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South Sudan's infrastructure : a continental perspective

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  • Ranganathan, Rupa
  • Briceno-Garmendia, Cecilia M.
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    Abstract

    Newly independent South Sudan faces a challenge in making its own way in infrastructure development. Despite earning $6 billion in oil revenues since 2005, South Sudan's spending has not been proportional to its income, but rather has lagged behind North Sudan's development of infrastructure and social support. South Sudan benefitted from strong donor support during 2004-10, the interim period defined by the Comprehensive Peace Agreement. It focused on reestablishing regional transport links and access to seaports as well as rehabilitating its ports, airstrips, and single rail line. South Sudan also successfully liberalized the ICT sector. Nonetheless, the new country's infrastructure remains in such a dismal state that it is difficult to pinpoint a single most pressing challenge. The transport sector accounts for half of the country's spending needs, and water and sanitation account for a further quarter of the total. But so many improvements are needed that the nation cannot realistically catch up with its neighbors within 10 years, or even longer. South Sudan's annual infrastructure funding gap is $879 million per year. Given that the country's total needs are beyond its reach in the medium term, it must adopt firm priorities for its infrastructure spending. It also must attract international and private-sector investment and look to lower-cost technologies to begin to close its funding gap. Although South Sudan loses relatively little to inefficiencies, redressing those inefficiencies will be vital to creating solid institutions to attract new investors and get the most out of their investments.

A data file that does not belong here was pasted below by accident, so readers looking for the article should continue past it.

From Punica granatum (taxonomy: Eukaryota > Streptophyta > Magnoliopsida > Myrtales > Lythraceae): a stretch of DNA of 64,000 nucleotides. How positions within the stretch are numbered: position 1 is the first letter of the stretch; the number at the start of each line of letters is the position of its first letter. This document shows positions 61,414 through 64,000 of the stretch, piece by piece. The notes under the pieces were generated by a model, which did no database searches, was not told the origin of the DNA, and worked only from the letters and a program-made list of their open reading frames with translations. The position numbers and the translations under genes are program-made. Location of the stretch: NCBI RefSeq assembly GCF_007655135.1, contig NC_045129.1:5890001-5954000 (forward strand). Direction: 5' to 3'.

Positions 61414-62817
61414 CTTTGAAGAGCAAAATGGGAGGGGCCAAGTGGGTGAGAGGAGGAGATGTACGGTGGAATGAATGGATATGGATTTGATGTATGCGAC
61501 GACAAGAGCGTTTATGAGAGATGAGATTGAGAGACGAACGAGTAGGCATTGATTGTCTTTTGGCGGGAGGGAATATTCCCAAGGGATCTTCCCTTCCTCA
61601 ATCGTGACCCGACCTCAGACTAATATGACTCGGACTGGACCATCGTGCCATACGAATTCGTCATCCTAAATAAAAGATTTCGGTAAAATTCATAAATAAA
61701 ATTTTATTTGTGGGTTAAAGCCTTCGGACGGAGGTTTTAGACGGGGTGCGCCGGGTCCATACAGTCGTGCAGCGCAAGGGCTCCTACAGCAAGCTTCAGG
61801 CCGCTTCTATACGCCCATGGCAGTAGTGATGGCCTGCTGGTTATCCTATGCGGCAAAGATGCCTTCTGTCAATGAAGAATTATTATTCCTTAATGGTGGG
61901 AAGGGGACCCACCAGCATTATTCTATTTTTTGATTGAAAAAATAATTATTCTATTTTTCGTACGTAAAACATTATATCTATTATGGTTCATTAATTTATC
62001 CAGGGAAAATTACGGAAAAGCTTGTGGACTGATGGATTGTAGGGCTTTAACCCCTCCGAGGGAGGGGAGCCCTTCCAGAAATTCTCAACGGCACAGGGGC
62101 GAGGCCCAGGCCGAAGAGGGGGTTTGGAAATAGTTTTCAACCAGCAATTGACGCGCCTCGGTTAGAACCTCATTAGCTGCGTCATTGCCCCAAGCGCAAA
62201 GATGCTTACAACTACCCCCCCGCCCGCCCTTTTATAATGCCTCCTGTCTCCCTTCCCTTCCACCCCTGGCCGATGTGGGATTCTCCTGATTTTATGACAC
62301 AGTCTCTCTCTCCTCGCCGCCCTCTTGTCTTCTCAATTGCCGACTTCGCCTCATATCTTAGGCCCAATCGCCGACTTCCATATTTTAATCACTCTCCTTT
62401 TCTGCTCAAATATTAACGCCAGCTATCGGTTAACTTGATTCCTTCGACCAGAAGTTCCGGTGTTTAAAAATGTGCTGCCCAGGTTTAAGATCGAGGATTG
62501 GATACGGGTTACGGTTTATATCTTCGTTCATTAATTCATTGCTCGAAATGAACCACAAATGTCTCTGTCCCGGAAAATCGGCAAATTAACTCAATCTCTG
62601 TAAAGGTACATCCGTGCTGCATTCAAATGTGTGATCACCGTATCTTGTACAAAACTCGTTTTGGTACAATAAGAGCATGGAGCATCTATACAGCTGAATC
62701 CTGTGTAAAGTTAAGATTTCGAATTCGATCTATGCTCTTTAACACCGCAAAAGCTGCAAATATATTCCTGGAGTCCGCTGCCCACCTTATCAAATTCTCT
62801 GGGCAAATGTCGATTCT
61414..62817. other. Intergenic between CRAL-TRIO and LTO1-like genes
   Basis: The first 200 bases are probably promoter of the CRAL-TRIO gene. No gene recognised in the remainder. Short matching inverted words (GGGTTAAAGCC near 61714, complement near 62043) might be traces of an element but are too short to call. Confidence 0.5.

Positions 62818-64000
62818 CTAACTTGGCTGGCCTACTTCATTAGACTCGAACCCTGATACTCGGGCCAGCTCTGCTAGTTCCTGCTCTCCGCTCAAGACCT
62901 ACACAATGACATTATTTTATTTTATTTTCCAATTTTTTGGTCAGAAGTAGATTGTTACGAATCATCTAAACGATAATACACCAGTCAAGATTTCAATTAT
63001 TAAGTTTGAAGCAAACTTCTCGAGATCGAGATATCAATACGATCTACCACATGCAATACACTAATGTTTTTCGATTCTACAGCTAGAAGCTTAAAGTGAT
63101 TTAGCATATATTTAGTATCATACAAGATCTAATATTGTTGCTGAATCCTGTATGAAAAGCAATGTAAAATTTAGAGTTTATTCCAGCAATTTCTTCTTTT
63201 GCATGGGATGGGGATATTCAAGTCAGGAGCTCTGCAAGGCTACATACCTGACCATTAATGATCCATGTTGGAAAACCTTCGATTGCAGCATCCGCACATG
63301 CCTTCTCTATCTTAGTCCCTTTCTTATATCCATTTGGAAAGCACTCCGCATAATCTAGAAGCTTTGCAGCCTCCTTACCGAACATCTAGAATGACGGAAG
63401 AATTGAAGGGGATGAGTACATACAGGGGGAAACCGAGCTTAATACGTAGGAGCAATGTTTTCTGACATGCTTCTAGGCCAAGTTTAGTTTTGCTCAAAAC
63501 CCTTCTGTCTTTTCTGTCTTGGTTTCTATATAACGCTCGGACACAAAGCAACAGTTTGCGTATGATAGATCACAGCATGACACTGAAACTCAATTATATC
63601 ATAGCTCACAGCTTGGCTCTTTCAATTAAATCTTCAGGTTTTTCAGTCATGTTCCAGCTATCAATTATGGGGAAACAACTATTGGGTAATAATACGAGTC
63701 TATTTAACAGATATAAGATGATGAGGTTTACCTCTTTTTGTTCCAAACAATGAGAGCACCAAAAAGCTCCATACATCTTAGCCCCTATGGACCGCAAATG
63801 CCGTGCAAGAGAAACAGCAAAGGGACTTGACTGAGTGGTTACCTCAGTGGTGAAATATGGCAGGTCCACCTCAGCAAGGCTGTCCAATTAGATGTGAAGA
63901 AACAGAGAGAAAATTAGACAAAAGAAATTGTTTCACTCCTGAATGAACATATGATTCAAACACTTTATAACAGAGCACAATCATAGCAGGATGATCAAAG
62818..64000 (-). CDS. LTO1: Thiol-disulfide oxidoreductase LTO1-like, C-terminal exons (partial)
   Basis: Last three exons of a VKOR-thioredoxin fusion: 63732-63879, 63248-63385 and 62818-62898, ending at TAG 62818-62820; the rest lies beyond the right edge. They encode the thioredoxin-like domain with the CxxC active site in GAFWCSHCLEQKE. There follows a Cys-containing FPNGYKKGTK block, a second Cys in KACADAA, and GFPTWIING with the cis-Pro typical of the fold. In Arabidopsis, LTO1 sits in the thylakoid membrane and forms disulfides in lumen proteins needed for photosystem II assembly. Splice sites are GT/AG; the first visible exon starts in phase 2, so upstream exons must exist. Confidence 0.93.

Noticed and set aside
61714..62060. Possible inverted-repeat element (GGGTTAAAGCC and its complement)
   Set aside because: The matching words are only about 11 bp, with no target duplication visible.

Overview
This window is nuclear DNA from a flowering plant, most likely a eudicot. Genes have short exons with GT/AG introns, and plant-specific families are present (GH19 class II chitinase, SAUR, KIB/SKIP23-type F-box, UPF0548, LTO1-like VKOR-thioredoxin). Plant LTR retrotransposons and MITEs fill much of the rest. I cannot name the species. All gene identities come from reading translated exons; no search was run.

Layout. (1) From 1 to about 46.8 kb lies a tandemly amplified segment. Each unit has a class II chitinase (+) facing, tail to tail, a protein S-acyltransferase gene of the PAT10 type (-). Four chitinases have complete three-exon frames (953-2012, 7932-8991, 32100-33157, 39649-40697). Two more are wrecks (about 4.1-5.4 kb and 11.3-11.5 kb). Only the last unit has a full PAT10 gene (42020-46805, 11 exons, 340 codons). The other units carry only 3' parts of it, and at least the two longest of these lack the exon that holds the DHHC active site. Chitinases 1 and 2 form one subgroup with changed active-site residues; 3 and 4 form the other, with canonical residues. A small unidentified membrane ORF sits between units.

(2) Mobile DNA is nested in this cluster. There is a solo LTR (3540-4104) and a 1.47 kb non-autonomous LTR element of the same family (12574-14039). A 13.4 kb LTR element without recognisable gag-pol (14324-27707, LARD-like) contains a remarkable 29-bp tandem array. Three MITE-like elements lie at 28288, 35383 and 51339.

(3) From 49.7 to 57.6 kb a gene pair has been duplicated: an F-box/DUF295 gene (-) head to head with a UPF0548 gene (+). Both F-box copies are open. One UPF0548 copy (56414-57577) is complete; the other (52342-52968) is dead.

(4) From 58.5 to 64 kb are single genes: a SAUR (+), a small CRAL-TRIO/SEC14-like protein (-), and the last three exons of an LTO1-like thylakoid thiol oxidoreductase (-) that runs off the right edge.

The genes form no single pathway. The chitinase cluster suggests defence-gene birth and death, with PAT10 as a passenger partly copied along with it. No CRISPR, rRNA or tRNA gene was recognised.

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    Bibliographic Info

    Paper provided by The World Bank in its series Policy Research Working Paper Series with number 5814.

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    Date of creation: 01 Sep 2011
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    Handle: RePEc:wbk:wbrwps:5814

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    Keywords: Transport Economics Policy&Planning; E-Business; Infrastructure Economics; Energy Production and Transportation; Roads&Highways;

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    Cited by:
    1. Thomas Farole & Megha Mukim, 2013. "Manufacturing Export Competitiveness in Kenya : A Policy Note on Revitalizing and Diversifying Kenya's Manufacturing Sector," World Bank Other Operational Studies 16993, The World Bank.
    2. World Bank, 2012. "Reshaping Economic Geography of East Africa : From Regional to Global Integration (Vol. 1 of 2)," World Bank Other Operational Studies 11930, The World Bank.

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